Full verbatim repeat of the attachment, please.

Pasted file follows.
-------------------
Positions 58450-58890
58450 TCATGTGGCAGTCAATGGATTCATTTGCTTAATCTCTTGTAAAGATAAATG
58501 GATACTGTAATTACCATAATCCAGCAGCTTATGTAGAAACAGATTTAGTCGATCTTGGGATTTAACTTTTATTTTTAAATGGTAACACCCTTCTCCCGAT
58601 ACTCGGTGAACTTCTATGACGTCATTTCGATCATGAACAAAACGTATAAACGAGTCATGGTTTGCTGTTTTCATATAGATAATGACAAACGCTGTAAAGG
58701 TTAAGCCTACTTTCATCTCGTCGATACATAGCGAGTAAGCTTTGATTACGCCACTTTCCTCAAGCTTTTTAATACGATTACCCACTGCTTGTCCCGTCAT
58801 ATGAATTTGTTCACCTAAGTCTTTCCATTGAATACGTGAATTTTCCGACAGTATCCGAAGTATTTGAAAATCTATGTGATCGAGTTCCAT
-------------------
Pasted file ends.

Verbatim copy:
Positions 58450-58890
58450 TCATGTGGCAGTCAATGGATTCATTTGCTTAATCTCTTGTAAAGATAAATG
58501 GATACTGTAATTACCATAATCCAGCAGCTTATGTAGAAACAGATTTAGTCGATCTTGGGATTTAACTTTTATTTTTAAATGGTAACACCCTTCTCCCGAT
58601 ACTCGGTGAACTTCTATGACGTCATTTCGATCATGAACAAAACGTATAAACGAGTCATGGTTTGCTGTTTTCATATAGATAATGACAAACGCTGTAAAGG
58701 TTAAGCCTACTTTCATCTCGTCGATACATAGCGAGTAAGCTTTGATTACGCCACTTTCCTCAAGCTTTTTAATACGATTACCCACTGCTTGTCCCGTCAT
58801 ATGAATTTGTTCACCTAAGTCTTTCCATTGAATACGTGAATTTTCCGACAGTATCCGAAGTATTTGAAAATCTATGTGATCGAGTTCCAT